I wanted to share some impressions about TDD, but I can’t for very simple reason - it’s nigh impossible to implement when you are not familiar with the language in which checks are written. TDD might work when you are able to sit and write a couple dozen of checks, but there is no way it is going to work if you constantly question whether basic language constructs actually do what you think they are doing. And since TypeScript was new for me (and JavaScript has some unpredictable behaviors here and there), that was exactly the case. I never wrote these automated checks.

Builder and tester mindset

I self-identify as a tester. It is my job and my duty to seek better understanding of product, question what is obvious, provide valuable information, identify risks and areas of uncertainty and suggest improvements. For the tester, every bug discovered, every trail of a bug that might be hiding somewhere close, gives a feeling of excitement and engagement; the more complex the problem, the more intense the feeling.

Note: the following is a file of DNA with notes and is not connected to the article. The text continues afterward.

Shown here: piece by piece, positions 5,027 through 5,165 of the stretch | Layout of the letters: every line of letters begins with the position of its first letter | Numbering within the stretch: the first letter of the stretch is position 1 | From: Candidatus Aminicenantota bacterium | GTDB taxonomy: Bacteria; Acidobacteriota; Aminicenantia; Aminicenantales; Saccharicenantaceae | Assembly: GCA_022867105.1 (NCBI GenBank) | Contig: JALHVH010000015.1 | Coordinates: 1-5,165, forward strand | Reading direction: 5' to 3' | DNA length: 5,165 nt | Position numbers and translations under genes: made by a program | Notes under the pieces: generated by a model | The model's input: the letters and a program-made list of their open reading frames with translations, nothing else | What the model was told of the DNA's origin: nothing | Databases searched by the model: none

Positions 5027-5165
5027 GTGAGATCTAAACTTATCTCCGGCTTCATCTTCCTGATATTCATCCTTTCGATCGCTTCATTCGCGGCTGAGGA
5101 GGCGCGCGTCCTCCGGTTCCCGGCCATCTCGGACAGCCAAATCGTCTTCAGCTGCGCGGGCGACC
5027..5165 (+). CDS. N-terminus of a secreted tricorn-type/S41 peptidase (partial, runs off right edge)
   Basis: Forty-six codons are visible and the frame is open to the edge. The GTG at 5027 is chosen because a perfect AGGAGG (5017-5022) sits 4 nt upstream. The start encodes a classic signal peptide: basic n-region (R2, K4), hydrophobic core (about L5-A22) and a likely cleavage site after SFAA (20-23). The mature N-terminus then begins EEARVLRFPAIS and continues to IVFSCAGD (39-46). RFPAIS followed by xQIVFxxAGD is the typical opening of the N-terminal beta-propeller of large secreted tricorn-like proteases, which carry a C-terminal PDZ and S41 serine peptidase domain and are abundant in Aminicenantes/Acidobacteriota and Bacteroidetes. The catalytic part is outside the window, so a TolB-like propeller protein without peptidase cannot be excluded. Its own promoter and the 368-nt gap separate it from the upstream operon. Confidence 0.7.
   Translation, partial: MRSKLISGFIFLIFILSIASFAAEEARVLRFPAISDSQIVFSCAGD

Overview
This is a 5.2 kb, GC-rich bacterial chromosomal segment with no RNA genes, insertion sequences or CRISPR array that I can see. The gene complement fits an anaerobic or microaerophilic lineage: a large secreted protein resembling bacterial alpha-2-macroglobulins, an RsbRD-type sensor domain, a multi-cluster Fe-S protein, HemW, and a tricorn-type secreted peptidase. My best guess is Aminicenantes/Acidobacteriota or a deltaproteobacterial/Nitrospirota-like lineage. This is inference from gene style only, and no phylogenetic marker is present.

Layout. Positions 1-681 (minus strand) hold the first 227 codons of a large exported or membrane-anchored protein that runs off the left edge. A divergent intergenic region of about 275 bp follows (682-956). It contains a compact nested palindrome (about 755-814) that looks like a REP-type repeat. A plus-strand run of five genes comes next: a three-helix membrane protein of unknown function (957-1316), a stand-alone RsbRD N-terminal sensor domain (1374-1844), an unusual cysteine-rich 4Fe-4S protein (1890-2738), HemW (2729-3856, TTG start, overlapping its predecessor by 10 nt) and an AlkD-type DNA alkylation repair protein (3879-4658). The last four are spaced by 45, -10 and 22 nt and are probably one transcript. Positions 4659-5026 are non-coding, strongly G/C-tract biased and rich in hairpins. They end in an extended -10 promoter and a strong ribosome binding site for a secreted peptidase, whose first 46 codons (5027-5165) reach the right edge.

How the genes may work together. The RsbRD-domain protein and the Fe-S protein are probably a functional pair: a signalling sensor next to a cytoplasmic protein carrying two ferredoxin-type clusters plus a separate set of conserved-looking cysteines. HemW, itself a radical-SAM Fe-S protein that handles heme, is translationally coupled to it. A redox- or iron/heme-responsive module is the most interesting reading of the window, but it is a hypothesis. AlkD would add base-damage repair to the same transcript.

When I was creating the tool, I had to constantly switch builder and tester hats. This showed me that things that I value as a builder are different from things that I value as a tester; my priorities and my emotional reactions are different as well.

As a builder, I care about clean, simple and maintainable code. I want to introduce changes that fit nicely into existing architecture and in a way that follows established conventions. I know which part of the code I am intimately familiar with and which are more vague. I know where I had to push myself to the limits and where it was easy for me to keep going.

As a builder, I was afraid and paralyzed by some of the bugs that I have discovered as a tester. I was reluctant to dig into more complex parts of the code. In my angst that I will discover something that will require me to tear down most of what I have build so far, I wished I don’t test anymore.

Differences in mindset of tester and builder seem interesting and important. I feel they deserve further exploration. I will probably pick it up in future blog post.